The Italian authorities will be urged to end systematic housing discrimination against Roma across the country on Saturday 22 September, when thousands of Amnesty International supporters across the world take part in a Global Day of Action.
Activists from Bermuda to Poland, from Iceland to Mali, will demand that Italian Prime Minister, Mario Monti, acts swiftly to stop the ongoing human rights violations suffered by Roma, including forced evictions and segregation.
"Back in February Mario Monti’s government promised the European Union that it would stop segregation and promote access to adequate housing for Roma. More than six months have passed and nothing has been done to fulfil such promises," said David Diaz-Jogeix, Deputy Director of Amnesty International's Europe and Central Asia Programme.
Published earlier this month, the Amnesty International briefing On the edge: Roma, forced evictions and segregation in Italy highlights the fact that, despite Italy’s highest administrative court ruling 10 months ago that emergency laws known as the “Nomad Emergency” were unlawful, thousands of Roma continue to suffer violations of their right to adequate housing.
Having to live in squalid camps with little or no access to services such as water, sanitation and electricity is a reality for many Roma. Yet, instead of supporting the individuals and families who have a right to decent living conditions, Italian authorities are forcibly evicting them, without any proper consultation and often at such short notice that they are unable to collect their belongings.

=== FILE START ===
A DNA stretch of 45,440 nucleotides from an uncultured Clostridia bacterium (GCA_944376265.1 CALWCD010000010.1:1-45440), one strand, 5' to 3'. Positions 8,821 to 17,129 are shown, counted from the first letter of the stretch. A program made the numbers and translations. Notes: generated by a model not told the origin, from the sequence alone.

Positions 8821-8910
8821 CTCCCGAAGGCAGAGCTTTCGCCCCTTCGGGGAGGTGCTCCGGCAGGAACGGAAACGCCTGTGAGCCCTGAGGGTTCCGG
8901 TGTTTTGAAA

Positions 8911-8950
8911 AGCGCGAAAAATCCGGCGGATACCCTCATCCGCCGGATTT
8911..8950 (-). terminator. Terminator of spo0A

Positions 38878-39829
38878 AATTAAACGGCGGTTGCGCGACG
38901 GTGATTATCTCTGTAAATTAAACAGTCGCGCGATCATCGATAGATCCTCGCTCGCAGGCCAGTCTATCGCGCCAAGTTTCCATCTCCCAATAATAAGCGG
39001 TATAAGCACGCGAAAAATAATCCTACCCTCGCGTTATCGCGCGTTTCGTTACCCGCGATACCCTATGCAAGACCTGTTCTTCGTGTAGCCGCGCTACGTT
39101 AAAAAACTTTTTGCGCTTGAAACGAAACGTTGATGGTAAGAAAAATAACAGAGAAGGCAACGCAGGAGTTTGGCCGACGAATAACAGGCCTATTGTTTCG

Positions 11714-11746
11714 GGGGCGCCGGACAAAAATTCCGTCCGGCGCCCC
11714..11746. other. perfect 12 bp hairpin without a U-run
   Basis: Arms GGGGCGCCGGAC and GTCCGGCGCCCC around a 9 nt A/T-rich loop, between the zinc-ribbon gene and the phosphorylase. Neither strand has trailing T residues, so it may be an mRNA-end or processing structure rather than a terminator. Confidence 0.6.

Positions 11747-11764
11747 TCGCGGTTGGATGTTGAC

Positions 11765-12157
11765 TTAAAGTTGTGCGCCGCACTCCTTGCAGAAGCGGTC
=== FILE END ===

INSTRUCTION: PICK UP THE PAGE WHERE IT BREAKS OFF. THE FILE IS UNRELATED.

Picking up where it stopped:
Families are often evicted without any offer of adequate alternative accommodation, leaving many of them at risk of homelessness.
In other cases, Romani families are moved into ethnically segregated camps for Roma only built by authorities. Isolated from everyone else, surrounded by fences and cameras, these families experience great difficulty accessing a range of essential services such as schools, shops and health care.
Amnesty International has launched a petition calling on Prime Minister Monti to stop and prohibit forced evictions and to promote desegregation in Italy. Activists have already started collecting signatures both online and at public events. At a recent festival in Ireland 7,000 signatures were collected. Sign the petition here.
The Global Day of Action on Italy is part of a wider, long-term campaign of activities to promote the right to adequate housing of people living in poverty across the globe.
On 6 September, Jeremiah Makori, an activist who lives in the informal settlement of Deep Sea in Nairobi, Kenya, visited the Tor de' Cenci camp, on the outskirts of Rome, where Roma are at risk of imminent forced eviction.
“I had never known that there could be slums in Europe, or in any 'developed' country", he said after the visit. "There were many similarities between my community and theirs: we have no security of tenure, and they lack it too. They lack access to services, like sanitation and piped water, as we do.”
An estimated billion people live in informal settlements or slums. The multiple and widespread human rights violations, including forced evictions, that many of them experience in all regions of the world are one of the starkest representations of the link between poverty and human rights.
Every year in cities around the world, hundreds of thousands of families are thrown out of their homes without human rights safeguards. Forced evictions are unlawful under international and regional human rights law and no one should be subject to them no matter who they are or where they live.
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